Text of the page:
South Side in Bloom is an annual event that has showcased community gardens and neighborhood parks throughout the city’s south side for the last two years. That includes locations overseen by members of the Unified Collective, which is a group of local organizations collaborating to revitalize the south side of Springfield.

However, high-quality greenspaces within walking distance of residents shouldn’t depend on grassroots efforts, Marshall says, and there isn’t a city funding source to sustain the efforts. Limited funding in general is a challenge for improving greenspaces.

The survey also asked about the modes of transportation used to get to and from the parks, and most people drive, Arnold says. The survey specifically asked about biking as well as walking or running to the parks, too.

“We really want to understand: Are you using them? And if not, how can we get you to?” says Arnold, who also notes that boosting amenities like the bike path could increase the number of people who are using the nearby greenspaces.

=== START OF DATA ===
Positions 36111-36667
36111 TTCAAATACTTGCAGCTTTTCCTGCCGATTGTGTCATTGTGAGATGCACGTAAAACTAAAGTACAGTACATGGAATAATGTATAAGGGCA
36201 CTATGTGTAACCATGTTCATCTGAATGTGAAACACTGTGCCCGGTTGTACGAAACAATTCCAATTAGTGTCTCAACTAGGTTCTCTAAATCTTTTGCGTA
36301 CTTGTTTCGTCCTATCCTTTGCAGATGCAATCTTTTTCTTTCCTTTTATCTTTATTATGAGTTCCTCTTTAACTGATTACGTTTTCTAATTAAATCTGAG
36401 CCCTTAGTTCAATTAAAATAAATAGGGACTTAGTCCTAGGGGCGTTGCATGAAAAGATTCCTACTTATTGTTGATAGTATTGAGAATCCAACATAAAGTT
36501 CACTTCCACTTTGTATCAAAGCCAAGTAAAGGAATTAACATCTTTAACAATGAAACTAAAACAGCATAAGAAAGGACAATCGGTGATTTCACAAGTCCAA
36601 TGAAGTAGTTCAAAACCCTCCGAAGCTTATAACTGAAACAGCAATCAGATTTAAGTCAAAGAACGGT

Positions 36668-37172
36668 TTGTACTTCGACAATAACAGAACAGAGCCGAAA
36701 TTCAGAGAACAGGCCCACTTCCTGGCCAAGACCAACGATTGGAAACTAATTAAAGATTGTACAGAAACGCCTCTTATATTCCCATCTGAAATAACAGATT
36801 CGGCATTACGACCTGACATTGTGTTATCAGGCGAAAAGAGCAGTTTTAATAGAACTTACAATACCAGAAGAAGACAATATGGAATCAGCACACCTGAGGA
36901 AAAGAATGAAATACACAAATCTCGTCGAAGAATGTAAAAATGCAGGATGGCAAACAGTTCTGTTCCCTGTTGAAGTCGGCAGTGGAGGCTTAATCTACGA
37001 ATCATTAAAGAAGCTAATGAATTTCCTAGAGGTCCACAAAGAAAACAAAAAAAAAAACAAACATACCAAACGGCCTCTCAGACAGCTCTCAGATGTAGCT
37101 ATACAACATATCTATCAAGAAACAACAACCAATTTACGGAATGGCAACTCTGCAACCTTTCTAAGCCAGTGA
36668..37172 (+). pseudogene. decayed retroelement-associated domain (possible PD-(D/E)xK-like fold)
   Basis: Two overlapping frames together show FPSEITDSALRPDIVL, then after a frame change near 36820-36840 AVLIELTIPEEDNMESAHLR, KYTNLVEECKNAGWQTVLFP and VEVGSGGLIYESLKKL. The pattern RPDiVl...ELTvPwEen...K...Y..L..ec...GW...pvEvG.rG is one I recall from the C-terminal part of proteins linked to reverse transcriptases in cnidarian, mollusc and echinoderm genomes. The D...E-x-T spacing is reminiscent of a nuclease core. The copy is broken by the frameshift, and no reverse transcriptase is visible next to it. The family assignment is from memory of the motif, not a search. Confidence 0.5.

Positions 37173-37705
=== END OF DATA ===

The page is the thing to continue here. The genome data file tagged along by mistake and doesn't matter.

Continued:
The Conscious Connect will continue to engage with the community as it works toward policy recommendations, Arnold says. That includes sharing the survey results through community feedback sessions and social media.

Policy recommendations will be aimed toward a variety of groups, such as elected officials, the city, the local parks department, private foundations, and other funders, Marshall says.

Residents want improved infrastructure, increased safety, and more programming, he says. The P3 survey has allowed more people to be heard.

“This process and this survey is giving people a voice,” Marshall says.

To read the survey results visit here. 

This story and the People, Park, Power series is supported through underwriting by The Conscious Connect. 

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Read more articles by Diane Erwin.

Diane Erwin is a freelance writer and former reporter for the Springfield News-Sun. A graduate of Ohio State University, her articles have appeared in a number of publications in Springfield and Dayton. In addition to her journalism background, she has worked in marketing and written copy for businesses throughout the country. In her spare time, she likes to read, dream about Schuler’s donuts, and travel near and far with her husband and two children.